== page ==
Despite the romance of the film, the real-life marriage of Wells and Robbins was anything but blissful. Wells cheated on his wife repeatedly, and was unapologetic about it. In fact, he was so egotistical that he told friends that men ought to be allowed to have as many mistresses as they pleased. Wives, though, Wells said, must be chaste, for appearance's sake.
In this film, Mary Steenburgen played Amy Robbins, a 20th Century woman who falls in love with a time traveller from the 19th Century. In Back to the Future Part III (1990), she played Clara Clayton, a 19th Century woman who falls in love with a time traveller from the 20th Century.
H.G. Wells always refers to his time machine simply as "the time machine" or "the machine". When the machine is first shown, however, the name "Argo" is visible on the front. This is the name Wells gave to his machine in the novel that inspired the film.
The movie theater where Wells and Amy see the film was the same one which showed The Exorcist (1973) in an exclusive engagement. The infamous San Francisco serial killer, Zodiac, saw the film there, too.
During chase scenes at the hotel, David Warner is replaced with a stunt double for far shots because he was still on the mend from two broken ankles. In close-up shots, he can be seen running very carefully as not to hurt himself. Also, for scenes where Malcolm McDowell is running through the columns, he is also replaced with a double because of a sprained ankle.
DITRADE(Nicholas Meyer): [Holmes]: When H.G. Wells gives a false name to the police, he uses "Sherlock Holmes". And one of the police officers is named Inspector Gregson, a character from the original Sherlock Holmes stories. Also, director Nicholas Meyer wrote The Seven-Per-Cent Solution (1976), which is considered to be one of the best Sherlock Holmes story not written by Sir Arthur Conan Doyle.
The role of Amy Robbins went to Mary Steenburgen. However, the studio had wanted Sally Field. Director Nicholas Meyer's first choice was his girlfriend, Shelley Hack. She reportedly didn't want to become famous due to her boyfriend - but she did accept a small role as a docent at the museum H.G. Wells transports into.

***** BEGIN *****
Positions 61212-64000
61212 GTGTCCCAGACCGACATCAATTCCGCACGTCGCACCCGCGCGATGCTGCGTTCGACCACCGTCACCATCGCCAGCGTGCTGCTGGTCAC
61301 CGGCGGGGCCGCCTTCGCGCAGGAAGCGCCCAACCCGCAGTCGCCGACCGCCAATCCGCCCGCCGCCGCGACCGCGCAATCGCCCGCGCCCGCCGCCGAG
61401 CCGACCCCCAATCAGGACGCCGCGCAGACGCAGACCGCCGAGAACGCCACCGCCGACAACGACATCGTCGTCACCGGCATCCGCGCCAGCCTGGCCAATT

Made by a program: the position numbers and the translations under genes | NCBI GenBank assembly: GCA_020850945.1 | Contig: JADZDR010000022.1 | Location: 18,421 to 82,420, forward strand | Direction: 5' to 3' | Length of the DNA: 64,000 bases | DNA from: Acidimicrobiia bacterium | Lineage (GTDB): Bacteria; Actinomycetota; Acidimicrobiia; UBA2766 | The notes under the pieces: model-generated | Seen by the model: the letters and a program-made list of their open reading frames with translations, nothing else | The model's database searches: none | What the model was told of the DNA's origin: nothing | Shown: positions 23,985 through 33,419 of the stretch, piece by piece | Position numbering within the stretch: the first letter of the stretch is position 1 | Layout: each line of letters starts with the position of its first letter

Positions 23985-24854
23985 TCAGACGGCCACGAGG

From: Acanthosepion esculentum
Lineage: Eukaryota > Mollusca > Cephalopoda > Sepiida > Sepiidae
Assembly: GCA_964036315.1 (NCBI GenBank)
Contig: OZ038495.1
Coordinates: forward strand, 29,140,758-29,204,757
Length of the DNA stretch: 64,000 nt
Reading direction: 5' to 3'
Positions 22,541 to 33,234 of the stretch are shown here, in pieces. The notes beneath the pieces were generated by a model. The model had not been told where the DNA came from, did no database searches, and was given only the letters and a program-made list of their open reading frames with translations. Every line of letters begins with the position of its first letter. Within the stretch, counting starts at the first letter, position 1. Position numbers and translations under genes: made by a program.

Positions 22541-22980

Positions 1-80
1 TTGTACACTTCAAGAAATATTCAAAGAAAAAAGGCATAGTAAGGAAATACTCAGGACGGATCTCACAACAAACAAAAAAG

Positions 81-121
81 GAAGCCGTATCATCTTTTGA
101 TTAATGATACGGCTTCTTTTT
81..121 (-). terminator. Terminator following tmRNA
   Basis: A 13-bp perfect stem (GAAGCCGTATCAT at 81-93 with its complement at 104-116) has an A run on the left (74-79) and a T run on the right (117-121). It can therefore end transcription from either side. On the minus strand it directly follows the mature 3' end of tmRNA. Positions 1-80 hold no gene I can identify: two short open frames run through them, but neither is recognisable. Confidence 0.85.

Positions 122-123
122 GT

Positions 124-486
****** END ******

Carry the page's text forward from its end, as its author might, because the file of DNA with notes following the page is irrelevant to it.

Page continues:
When Wells hails a taxi and asks to be taken quickly to the Hyatt hotel the point of view shot of the ensuing high speed trip looks and sounds an awful lot like similar shots from the chase scene in Bullitt. Some of this footage might have been borrowed from Bullitt.
DITRADE(Nicholas Meyer): [Holmes]: Wells's landlady is named "Mrs. Turner." Sherlock Holmes refers to his landlady as "Mrs. Turner" once (in "A Scandal in Bohemia") even though her name is "Mrs. Hudson" in all the other stories. Nicholas Meyer, a Holmes aficionado and author of three well-known Holmes pastiches, is familiar with this inconsistency in the Holmes canon (he even mentions it at one point in his DVD commentary on Star Trek II: The Wrath of Khan (1982)) and apparently included it as an inside joke, along with the several other Holmes references in the film.
November 5th, the date H.G. Wells travels to in the future has two other connections in the time travel genre: Back to the Future: the date (in various years) that Marty McFly and Doc Brown travel to. Jon-Erik Hexum's birth date (in 1957) who starred in the time travel series "Voyagers!"
In the theatrical release, when Wells and Amy are out to dinner he says the food is "far superior to that Scottish place I breakfasted." She asks what place and he says McDonald's, referring to an earlier scene. The producers didn't have permission to used the name McDonald's in home video releases, so the DVD deletes the breakfast scene and he says he ate at McDougall's.
Wells goes forward in time to November 5th, 1979. The same "time travel arrival date" was used in Timerider: The Adventure of Lyle Swann (November 5th, 1877) and Back to the Future (November 5th, 1955).
Stevenson commits six murders over the course of the film - one in 1893 London and five in 1979 San Francisco. The film itself takes place over a little less than a week, from the perspective of H.G. Wells and Stevenson. The historical Jack the Ripper killed a total of five women over the course of 11 weeks in 1888.
Ironically, the book, The Time Machine, was meant as a cautionary tale of social commentary. In the story, the time traveler discovers a world where the English class system has created two different sets of humans. The beautiful upper-world people are childlike with Low IQs, while the workers live underground and have become cannibalistic savages. The novel prescribes socialism as the cure.